Chevron Corporation (NYSE:CVX) operates as an integrated energy company worldwide. Chevron Corporation is a component of the S&P 500 and Dow Jones Industrials Indexes. The company is also a dividend achiever, which has consistently raised its dividends for 23 years in a row.
Over the past decade this dividend stock has delivered an annual average total return of 10.30% to its shareholders.
At the same time the company has managed to deliver a 3.10% average annual increase in its EPS since 2000. The increase in prices of crude oil and natural gas definitely helped with earnings. The rapid fall of energy prices in late 2008 and early 2009 and weak global demand led to a 55% decrease in earnings per share in 2009 to $5.24. For fiscal year 2010 analysts expect earnings to increase by 53% to $8/share. Analysts also expect earnings per share to rise 25% from there to $10/share by FY 2011.
Any analysis of earnings trends for an oil and gas producer such as Chevron would definitely depend on the future prices of energy commodities over the next few years. Nevertheless the dividend is sustainable at current levels and there definitely is some room for dividend growth in 2011 and beyond.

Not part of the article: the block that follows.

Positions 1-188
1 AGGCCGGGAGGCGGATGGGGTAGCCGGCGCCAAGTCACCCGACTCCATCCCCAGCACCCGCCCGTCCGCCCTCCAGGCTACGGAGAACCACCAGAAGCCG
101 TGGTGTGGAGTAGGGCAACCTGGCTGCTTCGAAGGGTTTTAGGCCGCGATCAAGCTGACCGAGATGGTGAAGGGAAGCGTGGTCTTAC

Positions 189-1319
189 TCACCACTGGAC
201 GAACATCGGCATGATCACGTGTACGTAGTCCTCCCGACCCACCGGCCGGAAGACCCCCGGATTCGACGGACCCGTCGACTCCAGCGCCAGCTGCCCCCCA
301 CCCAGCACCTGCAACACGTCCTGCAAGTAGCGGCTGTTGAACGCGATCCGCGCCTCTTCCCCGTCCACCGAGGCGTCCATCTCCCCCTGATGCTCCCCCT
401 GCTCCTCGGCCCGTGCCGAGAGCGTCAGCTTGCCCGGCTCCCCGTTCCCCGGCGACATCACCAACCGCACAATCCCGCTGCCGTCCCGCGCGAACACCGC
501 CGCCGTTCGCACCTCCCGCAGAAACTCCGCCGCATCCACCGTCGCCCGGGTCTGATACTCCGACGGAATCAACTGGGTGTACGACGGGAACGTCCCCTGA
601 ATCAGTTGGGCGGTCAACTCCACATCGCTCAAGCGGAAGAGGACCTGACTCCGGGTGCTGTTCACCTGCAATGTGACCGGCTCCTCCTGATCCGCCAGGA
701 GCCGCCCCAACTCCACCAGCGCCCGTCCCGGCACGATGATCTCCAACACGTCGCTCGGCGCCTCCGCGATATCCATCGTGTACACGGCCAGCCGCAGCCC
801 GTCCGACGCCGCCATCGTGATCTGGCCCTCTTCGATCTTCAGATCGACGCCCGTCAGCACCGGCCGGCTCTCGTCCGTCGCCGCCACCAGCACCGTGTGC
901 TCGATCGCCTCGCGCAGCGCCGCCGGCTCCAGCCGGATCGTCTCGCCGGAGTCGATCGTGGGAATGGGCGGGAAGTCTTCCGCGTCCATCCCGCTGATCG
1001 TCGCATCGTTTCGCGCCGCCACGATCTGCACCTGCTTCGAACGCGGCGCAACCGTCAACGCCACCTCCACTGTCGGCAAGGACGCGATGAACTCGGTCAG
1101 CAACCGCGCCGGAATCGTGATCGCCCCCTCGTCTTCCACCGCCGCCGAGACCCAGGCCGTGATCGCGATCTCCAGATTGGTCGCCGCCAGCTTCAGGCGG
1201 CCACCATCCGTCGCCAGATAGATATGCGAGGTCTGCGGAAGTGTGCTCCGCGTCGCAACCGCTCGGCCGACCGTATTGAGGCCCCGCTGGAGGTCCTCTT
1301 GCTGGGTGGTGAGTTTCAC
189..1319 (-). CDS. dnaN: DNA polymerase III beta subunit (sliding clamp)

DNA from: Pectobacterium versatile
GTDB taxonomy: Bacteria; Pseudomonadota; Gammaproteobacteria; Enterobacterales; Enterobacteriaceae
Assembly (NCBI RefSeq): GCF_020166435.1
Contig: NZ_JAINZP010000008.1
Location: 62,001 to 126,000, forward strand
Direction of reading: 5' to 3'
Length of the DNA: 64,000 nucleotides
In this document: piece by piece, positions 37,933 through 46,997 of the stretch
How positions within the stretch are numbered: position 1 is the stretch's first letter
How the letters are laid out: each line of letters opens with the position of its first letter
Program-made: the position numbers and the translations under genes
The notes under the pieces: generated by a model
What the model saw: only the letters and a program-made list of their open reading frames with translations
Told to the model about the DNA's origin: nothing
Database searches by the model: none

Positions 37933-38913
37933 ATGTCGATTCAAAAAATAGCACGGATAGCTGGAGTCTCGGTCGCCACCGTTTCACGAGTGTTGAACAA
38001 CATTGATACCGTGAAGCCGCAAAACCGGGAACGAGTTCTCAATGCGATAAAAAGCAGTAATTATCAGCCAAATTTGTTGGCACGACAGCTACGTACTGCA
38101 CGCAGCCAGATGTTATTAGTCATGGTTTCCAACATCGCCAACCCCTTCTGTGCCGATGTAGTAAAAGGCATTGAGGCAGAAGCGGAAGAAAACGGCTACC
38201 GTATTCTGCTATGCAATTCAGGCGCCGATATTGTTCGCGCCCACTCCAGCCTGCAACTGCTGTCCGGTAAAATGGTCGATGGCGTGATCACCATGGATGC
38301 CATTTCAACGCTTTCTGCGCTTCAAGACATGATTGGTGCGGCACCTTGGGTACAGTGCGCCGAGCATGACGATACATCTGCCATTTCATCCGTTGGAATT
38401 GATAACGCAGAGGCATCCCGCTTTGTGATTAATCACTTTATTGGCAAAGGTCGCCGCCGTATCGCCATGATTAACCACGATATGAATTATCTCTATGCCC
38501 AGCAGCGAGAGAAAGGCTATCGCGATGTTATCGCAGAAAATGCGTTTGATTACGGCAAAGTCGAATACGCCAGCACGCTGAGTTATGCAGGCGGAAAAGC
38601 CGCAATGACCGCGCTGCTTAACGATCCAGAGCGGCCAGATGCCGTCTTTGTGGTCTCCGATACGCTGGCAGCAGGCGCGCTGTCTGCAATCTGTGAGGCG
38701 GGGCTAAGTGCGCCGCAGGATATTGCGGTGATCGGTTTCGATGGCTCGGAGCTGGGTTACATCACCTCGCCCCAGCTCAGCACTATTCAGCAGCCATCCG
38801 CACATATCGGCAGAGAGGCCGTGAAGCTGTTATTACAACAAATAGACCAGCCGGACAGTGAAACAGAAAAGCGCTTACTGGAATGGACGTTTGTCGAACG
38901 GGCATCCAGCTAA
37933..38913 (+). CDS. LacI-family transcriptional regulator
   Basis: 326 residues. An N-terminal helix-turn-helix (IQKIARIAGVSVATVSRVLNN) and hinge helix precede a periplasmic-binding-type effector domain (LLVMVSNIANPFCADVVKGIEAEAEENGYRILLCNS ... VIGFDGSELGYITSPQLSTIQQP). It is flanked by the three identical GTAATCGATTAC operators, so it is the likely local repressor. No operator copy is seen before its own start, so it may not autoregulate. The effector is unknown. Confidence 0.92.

Returns on Equity decreased to 11.70% in 2009, after a few years of consistently being above 20%. Year over year this indicator will fluctuate, due to the changes in the value of oil and natural gas. The company should be able to generate sufficient average returns on equity in excess of 20% in the long run.
payments have increased by an average of 8.30% annually since 2000, which is higher than the growth in EPS. The reason for this is that earnings have a much higher volatility than dividend payments. In my analysis of Chevron from last year, the growth in earnings was much higher than the dividend growth.
An 8% growth in dividends translates into the dividend payment doubling
almost every nine years. Since 1989 Chevron Corporation has actually managed to double its dividend payment almost every ten years on average. The company recently raised
its quarterly dividend by 5.90% to 72 cents/share.
The dividend payout ratio has followed the trend in earnings and returns on equity. It largely remained at or below 50% after 2003. Before that it did shoot up above 50% in 2000 and in 2002. A lower payout is always a plus, since it leaves room for consistent dividend growth minimizing the impact of short-term fluctuations in earnings.
Chevron Corporation is trading at a P/E of 11.70, yields 3.70% and has an adequately covered dividend payment. The forward P/E for 2010 earnings is close to 10. In comparison Exxon Mobil
) trades at a P/E multiple of 14.50 and yields 2.80%, while British Petroleum
) trades at a P/E multiple 8 while yielding 6.80%. I find Chevron attractively valued
at current levels given its stable dividend growth history. If you are looking to add exposure to the energy sector for your dividend portfolio then CVX could just be the right stock for you.
Full Disclosure: Long BP, CVX and XOM